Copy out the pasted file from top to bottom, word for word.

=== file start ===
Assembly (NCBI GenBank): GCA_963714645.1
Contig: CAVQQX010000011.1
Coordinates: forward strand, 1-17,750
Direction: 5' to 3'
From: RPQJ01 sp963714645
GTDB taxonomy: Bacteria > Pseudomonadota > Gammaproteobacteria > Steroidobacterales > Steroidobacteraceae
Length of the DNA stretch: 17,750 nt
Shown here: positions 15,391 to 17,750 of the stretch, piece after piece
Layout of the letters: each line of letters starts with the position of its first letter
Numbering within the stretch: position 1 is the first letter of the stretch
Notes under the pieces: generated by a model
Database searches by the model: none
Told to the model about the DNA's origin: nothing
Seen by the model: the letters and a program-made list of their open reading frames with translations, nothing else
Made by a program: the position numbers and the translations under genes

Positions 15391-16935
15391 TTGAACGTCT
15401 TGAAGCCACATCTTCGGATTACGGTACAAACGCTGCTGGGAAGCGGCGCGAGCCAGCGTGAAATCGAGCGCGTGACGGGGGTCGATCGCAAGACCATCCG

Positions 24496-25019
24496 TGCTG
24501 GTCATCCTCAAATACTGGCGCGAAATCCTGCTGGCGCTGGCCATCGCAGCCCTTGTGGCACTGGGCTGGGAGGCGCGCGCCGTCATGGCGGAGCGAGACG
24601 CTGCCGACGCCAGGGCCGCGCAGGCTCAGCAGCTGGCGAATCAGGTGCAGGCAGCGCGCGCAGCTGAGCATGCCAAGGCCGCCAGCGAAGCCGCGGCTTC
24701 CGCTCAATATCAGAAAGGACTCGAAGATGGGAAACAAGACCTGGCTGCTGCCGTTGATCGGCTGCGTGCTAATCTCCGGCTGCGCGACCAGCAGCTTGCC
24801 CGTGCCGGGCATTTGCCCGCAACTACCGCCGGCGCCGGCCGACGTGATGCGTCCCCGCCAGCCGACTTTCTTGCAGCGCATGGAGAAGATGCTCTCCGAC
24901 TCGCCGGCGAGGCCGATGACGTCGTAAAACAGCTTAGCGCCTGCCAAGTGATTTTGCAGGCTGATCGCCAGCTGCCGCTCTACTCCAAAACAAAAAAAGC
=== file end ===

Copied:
Assembly (NCBI GenBank): GCA_963714645.1
Contig: CAVQQX010000011.1
Coordinates: forward strand, 1-17,750
Direction: 5' to 3'
From: RPQJ01 sp963714645
GTDB taxonomy: Bacteria > Pseudomonadota > Gammaproteobacteria > Steroidobacterales > Steroidobacteraceae
Length of the DNA stretch: 17,750 nt
Shown here: positions 15,391 to 17,750 of the stretch, piece after piece
Layout of the letters: each line of letters starts with the position of its first letter
Numbering within the stretch: position 1 is the first letter of the stretch
Notes under the pieces: generated by a model
Database searches by the model: none
Told to the model about the DNA's origin: nothing
Seen by the model: the letters and a program-made list of their open reading frames with translations, nothing else
Made by a program: the position numbers and the translations under genes

Positions 15391-16935
15391 TTGAACGTCT
15401 TGAAGCCACATCTTCGGATTACGGTACAAACGCTGCTGGGAAGCGGCGCGAGCCAGCGTGAAATCGAGCGCGTGACGGGGGTCGATCGCAAGACCATCCG

Positions 24496-25019
24496 TGCTG
24501 GTCATCCTCAAATACTGGCGCGAAATCCTGCTGGCGCTGGCCATCGCAGCCCTTGTGGCACTGGGCTGGGAGGCGCGCGCCGTCATGGCGGAGCGAGACG
24601 CTGCCGACGCCAGGGCCGCGCAGGCTCAGCAGCTGGCGAATCAGGTGCAGGCAGCGCGCGCAGCTGAGCATGCCAAGGCCGCCAGCGAAGCCGCGGCTTC
24701 CGCTCAATATCAGAAAGGACTCGAAGATGGGAAACAAGACCTGGCTGCTGCCGTTGATCGGCTGCGTGCTAATCTCCGGCTGCGCGACCAGCAGCTTGCC
24801 CGTGCCGGGCATTTGCCCGCAACTACCGCCGGCGCCGGCCGACGTGATGCGTCCCCGCCAGCCGACTTTCTTGCAGCGCATGGAGAAGATGCTCTCCGAC
24901 TCGCCGGCGAGGCCGATGACGTCGTAAAACAGCTTAGCGCCTGCCAAGTGATTTTGCAGGCTGATCGCCAGCTGCCGCTCTACTCCAAAACAAAAAAAGC